It has been almost six months since I made the transition, and I’ve had no reason to regret my decision. I think using Ubuntu/Linux will allow me to get a lot more use out of this laptop, and I won’t have to deal with it taking longer and longer to perform some operations trying to open new documents and new web pages with an old worn out OS. Life in open source is not completely frustration-free, however. To get photos from my new camera onto this computer, I first have to download them to my brother’s computer, because the transfer software is not translated for open source systems — yet. I’m waiting, uber-geeks.
Sometimes it’s the things you don’t expect to be doing in life that end up being what you do… in life. Or something like that. When I started down the path to adulthood and the working world, my “plan,” if you can call it a plan, was to spend my life “saving endangered species.” Sound a little vague? Kind of hard to achieve a goal made of such filmy, flimsy stuff, y’know? First I thought working at a zoo was the end zone. Then after a few years working at a zoo, I thought getting a graduate degree in genetics and “managing captive populations for preservation of genetic variation” was what I was after. Then after I finished the coursework for my master’s degree and ended up working in a lab doing race-horse parentage testing, I thought… well, I sometimes thought I’d just go crazy. But I went to work every day, ran tests, entered all the results into the computer in the lab — into a Foxbase program. All I knew about it was the name. I could say words like “dos,” and “asky,” and knew one had something to do with running the programs, and the other was a type of file. And I wasn’t much interested in knowing more.
Oh, how far I’ve come. Considering my initial lack of interest (if not downright resistance), it’s remarkable that I managed to learn anything at all about computer programs — even enough so that now in my current job as a college testing center administrator and sometime tutor, I’m being sought out to help students taking beginning web design classes because I’ve had some HTML training. Life is sometimes too strange for fiction.
For me, the transition from a line of code in a text file to something cool appearing on a web page has an element of the magical about it. And it is FUN to work magic. After I discovered the magic of HTML through some workshops I took as an employee with the State of Kentucky (after I left the race-horse lab), I realized how much enjoyment I could get out of using a computer as a creative outlet, when it wasn’t frustrating me to distraction with balking over every request I made of it. This was especially true when I switched from Mac computers and laptops, to an IBM ThinkPad with Windows XP-Pro installed on it. Everything seemed to make the thing hang up. I suppose I’m lucky in that I never encountered the “blue screen of death” that I’ve heard other people talk about. My computer was just massively slow. It may well be that a laptop is not an ideal place to install some types of software.
Which brings me to Ubuntu. As I said in the previous post, I had not known what to expect from using a Linux operating system on my computer, but I was determined to learn, or re-learn, whatever I needed to so that I could use it instead of Windows. When the Ubuntu distribution of Linux was recommended to me, and I checked out the website, I was surprised and delighted by what I saw. It looked easy! It was just a different looking desktop, but seemed to have all the usability features that we’ve all grown used to from using Windows and Mac OS. I thought, “this’ll be a snap.”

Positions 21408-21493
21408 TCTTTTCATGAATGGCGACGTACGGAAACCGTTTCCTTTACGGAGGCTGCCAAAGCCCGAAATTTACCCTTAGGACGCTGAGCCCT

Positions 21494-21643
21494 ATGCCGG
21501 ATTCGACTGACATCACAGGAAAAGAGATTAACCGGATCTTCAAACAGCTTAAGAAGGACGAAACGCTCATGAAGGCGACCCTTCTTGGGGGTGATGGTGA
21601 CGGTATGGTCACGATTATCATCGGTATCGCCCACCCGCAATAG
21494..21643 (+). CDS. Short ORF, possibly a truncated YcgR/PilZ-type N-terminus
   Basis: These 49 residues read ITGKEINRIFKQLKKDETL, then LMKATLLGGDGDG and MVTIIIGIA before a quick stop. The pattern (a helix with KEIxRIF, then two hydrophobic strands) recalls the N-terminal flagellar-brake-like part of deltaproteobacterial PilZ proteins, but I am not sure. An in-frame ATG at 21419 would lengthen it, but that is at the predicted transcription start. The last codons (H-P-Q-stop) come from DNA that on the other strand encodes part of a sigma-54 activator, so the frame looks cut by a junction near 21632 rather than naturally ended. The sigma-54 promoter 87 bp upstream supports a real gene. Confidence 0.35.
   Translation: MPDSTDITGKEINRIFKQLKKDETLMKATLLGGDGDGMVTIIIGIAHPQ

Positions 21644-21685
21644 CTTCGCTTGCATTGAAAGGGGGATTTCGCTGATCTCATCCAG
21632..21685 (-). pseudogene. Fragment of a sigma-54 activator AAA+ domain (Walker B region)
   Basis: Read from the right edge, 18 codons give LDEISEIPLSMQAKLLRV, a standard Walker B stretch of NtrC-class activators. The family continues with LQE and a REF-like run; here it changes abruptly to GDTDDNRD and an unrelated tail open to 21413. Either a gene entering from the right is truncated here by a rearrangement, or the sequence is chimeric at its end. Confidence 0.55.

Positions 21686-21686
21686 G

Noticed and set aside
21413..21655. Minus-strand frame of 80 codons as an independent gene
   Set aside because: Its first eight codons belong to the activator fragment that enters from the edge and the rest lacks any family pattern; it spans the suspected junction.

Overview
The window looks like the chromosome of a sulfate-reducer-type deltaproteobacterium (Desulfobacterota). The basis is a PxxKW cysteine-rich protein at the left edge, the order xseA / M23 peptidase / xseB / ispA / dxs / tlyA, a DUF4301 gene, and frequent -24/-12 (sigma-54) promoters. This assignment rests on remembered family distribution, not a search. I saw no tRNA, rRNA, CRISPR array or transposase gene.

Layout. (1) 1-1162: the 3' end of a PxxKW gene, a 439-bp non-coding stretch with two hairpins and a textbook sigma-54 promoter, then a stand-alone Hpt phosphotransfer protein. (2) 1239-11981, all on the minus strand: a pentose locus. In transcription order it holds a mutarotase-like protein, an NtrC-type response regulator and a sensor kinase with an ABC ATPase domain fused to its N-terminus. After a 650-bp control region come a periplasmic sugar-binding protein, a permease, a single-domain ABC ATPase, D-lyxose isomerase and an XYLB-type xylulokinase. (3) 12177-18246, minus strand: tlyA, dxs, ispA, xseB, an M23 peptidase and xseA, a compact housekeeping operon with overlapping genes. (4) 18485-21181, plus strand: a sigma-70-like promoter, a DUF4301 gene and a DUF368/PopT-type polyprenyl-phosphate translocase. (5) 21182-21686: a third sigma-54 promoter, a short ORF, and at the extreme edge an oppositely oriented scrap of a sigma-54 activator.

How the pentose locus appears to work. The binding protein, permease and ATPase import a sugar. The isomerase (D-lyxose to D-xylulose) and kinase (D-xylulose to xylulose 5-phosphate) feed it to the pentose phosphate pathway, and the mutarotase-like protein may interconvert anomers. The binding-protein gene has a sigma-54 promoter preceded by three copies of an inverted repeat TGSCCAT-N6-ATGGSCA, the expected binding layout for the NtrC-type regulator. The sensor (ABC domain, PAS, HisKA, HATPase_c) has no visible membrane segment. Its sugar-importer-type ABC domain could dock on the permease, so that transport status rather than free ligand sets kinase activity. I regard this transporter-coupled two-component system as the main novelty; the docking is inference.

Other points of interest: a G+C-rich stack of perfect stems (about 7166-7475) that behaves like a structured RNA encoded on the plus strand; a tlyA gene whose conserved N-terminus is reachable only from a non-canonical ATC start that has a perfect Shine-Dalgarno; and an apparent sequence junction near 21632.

When I started thinking about switching to Linux, I really didn’t know what I would be letting myself in for. I didn’t really know if I’d be able to use it, if I’d like it, or if I would decide after checking into it to just forget the whole venture as a bad idea. Then I did it anyway. Kind of like when I bought the clipper set with all the comb attachments with the idea that I could start cutting my own hair — just shear it all off at one inch in length and see what would happen. Would it all stand straight out from my head, or would it still curl? Would I be able to wear it in spikes? Would I have to wear a bag over my head for six months until it all grew back? (None of the above, as it turned out, but I liked the results enough that I have continued cutting my own hair almost ever since.)
What I found out when I started researching Linux, was that there was a thriving community of programmers devoted to the cause of open source software who were making Linux user friendly to everyone — kind of like a Labrador Retriever puppy. And who could not like a Lab puppy, I ask you? On the other hand, proprietary software can be more like a cranky old skunk — do something it doesn’t like and it will leave a stench on you that you may never get washed off.
But, back to the beginning. I’m not exactly your typical computer geek/nerd/whatever. I’m from a much earlier generation. There were no home computers when I was growing up. No cell phones — not even any cordless phones. No play-stations — or color televisions. Just to put things in perspective.
My first computer actually belonged to my first ex-husband. It was a Commodore 64 that he bought (in 1983) so he could take a junior college course in computer programming, thinking he would “go into” that line of work. But he didn’t like it. I learned how to use a little word-processing program on it, and I never looked back.
Since I started using Linux on my laptop, I’ve thought of a lot of things to say about Linux on my regular blog, Crazybasenji.com. I started off with a post about how I decided to try Linux, and some of my first experiences with it. However, some of my readers might not be interested in reading so much about computer stuff, especially if they primarily read my blog for the basenji stories. So I decided to start a spin-off blog (kind of like how CSI spun off CSI Miami, and then CSI New York, etc.). So stay tuned.